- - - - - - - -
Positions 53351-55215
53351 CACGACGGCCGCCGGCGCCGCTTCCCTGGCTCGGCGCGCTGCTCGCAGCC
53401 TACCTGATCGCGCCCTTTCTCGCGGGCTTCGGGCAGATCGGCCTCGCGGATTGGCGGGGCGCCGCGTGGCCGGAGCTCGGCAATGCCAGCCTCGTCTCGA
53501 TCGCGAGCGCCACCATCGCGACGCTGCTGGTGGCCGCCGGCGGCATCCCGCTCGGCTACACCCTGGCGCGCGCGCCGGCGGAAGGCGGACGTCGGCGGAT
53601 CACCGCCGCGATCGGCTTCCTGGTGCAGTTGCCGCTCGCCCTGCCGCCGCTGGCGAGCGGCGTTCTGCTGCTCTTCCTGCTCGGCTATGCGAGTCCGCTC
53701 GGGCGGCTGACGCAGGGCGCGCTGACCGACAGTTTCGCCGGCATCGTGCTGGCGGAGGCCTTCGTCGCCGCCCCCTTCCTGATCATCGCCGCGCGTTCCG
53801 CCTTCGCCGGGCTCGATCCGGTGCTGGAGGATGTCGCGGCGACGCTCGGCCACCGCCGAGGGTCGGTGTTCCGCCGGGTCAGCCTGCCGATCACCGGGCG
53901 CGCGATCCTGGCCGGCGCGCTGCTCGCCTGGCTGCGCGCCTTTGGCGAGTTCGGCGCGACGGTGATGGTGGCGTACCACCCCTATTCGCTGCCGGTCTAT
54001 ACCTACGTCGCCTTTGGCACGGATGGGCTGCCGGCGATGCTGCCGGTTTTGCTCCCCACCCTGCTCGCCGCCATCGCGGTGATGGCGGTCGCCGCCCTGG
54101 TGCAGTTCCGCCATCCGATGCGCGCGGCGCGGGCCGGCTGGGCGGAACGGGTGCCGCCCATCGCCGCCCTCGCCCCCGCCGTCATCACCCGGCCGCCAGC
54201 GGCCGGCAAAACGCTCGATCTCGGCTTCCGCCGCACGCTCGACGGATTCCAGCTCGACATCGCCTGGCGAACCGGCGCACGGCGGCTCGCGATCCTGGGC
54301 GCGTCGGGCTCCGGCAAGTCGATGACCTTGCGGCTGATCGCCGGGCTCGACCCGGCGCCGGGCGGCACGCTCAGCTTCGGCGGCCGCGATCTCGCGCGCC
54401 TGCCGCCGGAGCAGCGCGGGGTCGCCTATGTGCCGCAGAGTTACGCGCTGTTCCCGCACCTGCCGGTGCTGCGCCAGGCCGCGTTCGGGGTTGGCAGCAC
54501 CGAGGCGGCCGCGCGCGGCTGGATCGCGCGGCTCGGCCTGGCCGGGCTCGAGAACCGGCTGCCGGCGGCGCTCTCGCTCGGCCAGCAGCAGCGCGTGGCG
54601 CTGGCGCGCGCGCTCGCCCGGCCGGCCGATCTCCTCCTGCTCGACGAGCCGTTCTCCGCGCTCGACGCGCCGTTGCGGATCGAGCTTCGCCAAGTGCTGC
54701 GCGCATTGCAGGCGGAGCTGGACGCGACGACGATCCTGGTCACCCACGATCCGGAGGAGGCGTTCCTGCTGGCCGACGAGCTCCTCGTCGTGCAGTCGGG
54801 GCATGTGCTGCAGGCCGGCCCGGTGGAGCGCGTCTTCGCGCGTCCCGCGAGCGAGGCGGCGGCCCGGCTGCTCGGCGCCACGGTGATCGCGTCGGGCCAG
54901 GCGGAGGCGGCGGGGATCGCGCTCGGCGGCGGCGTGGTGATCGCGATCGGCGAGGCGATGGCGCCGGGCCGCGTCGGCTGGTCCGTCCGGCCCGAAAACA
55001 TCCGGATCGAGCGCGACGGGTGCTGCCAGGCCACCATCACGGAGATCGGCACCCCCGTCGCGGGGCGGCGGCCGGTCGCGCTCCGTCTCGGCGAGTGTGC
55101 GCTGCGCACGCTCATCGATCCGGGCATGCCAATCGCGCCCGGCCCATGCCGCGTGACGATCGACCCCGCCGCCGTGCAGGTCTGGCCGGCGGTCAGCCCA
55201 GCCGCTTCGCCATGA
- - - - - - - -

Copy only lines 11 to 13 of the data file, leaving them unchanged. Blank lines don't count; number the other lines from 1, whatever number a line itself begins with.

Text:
54201 GGCCGGCAAAACGCTCGATCTCGGCTTCCGCCGCACGCTCGACGGATTCCAGCTCGACATCGCCTGGCGAACCGGCGCACGGCGGCTCGCGATCCTGGGC
54301 GCGTCGGGCTCCGGCAAGTCGATGACCTTGCGGCTGATCGCCGGGCTCGACCCGGCGCCGGGCGGCACGCTCAGCTTCGGCGGCCGCGATCTCGCGCGCC
54401 TGCCGCCGGAGCAGCGCGGGGTCGCCTATGTGCCGCAGAGTTACGCGCTGTTCCCGCACCTGCCGGTGCTGCGCCAGGCCGCGTTCGGGGTTGGCAGCAC